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Are Water Gardens Right For Your Backyard

By on July 24, 2020 in Gardening with 0 Comments

Any well used backyard, usually will have a well tended garden.  Gardening is perhaps one of the most popular hobbies in a household.  For thousands of years humans have gardened and for most of that time a major part of our diet came out of our gardens.  Read this article about how to grow pumpkins. As food production improved gardening turned more towards backyard aesthetics like water gardens.

water gardens

How water gardens can be perfect in your yard

As we’ve became better at feeding ourselves, we also gained the time to indulge in activities that weren’t directly linked to our very survival. Flowers, ornamental shrubs, decorative trees all became a part of gardening for beauty and pleasure.

Using water as a feature in your garden

Water is a source of life. We are actually composed of 50 to 70 percent water and without water we can die in hours or a few days – far faster than from lack of food.

Throughout history, water has been a necessity, even a source of warfare. We find comfort in sights and sounds associated with water, whether the source is the sea, a lake, river, stream or pond.

I believe that the sense of comfort and relaxation most of us feel around water is deeply embedded in our being.  I love going to the beach and looking at the ocean, I find it peaceful.

The History of water gardens

Water gardens of various kinds have a long history. From elaborate fountains with statuary to the simplest aquarium (yes, I include aquariums as a form of water garden despite the usual focus on the critters rather than the overall concept), water gardening is an ancient activity.

Currently, water gardening is considered a new trend in backyard landscaping.

I’d guess this has to do partly with advances in technology, the widening availability of pre-constructed ponds and pumping systems, a growing awareness of the alternative forms gardens can take, and the fact that presenting something as new and trendy often improves sales.

water gardening

Using streams and ponds in your water garden

Water gardening can be done using waterfalls and streams, ponds, fountains, and containers of various kinds some of which are as simple as a small indoor fountain with a recycling pump.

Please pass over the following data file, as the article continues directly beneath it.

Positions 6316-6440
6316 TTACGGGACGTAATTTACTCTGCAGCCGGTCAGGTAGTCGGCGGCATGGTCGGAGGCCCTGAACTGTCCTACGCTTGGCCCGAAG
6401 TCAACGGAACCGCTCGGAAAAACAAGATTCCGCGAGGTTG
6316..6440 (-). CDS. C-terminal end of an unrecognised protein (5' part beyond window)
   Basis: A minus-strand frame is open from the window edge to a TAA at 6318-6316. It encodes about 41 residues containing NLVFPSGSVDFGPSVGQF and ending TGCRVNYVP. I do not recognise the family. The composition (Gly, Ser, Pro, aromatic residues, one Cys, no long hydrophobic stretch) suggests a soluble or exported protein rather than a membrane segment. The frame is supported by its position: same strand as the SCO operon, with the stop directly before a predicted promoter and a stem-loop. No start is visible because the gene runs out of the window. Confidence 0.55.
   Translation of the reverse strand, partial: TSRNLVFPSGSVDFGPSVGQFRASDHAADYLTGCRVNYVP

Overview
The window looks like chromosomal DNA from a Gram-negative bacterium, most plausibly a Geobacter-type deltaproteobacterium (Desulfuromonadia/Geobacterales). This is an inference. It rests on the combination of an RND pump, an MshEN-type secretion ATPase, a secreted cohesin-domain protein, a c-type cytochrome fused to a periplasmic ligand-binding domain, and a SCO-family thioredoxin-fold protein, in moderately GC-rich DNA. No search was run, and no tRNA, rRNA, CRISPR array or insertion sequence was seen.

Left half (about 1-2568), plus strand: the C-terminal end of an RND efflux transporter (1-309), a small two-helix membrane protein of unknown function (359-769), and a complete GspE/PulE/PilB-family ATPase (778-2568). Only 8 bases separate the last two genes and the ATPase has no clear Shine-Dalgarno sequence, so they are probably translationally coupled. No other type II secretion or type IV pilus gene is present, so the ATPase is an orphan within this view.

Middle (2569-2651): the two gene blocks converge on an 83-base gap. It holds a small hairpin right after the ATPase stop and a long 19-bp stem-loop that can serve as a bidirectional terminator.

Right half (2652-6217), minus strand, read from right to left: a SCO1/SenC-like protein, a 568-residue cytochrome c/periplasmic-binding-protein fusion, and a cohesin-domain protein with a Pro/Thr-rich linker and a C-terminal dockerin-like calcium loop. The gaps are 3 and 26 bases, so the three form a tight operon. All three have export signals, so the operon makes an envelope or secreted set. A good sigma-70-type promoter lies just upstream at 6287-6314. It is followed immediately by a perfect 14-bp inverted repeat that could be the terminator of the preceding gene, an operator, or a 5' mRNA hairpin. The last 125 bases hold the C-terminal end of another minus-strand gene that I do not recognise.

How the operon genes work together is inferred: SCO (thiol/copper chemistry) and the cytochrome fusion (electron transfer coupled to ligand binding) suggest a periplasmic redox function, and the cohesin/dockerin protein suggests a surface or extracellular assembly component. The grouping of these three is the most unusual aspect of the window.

The variety goes on and on and most can be further enhanced through using rock work combinations, various types of lighting both above and below the water surface (or behind a waterfall), plants, and, of course, fish or other water dwellers.

Water gardening doesn’t require a pond or natural water source either. It can consist of just a plastic tub, basically anything that can hold water.

Many garden supply outlets can provide anything from the most basic setup to incredibly sophisticated water gardens consisting of waterfalls, pools and streams (with or without bridges).

Start with the budget and space

The very first thing to consider is your budget since that will place some limits on how ambitious a project you can undertake. Water gardening can get expensive if you decide on a big garden full of plants, rocks, fish, and lights.

Next you need to consider how much space you have available for a water garden. You probably won’t want a 15 foot waterfall with a 200 foot stream and a half acre pond in a suburban backyard.

Be reasonable in what you choose as a first project, but also keep in mind the possibility of extending your water garden later. Size also affects the amount of maintenance your water garden will require.

Water gardens with fish and plants

If you plan to include fish and plants, you’ll want to choose a location with sufficient direct sunlight. Remember that if the garden is located close to trees and bushes, leaves and debris will end up in the water and need to be cleaned out regularly.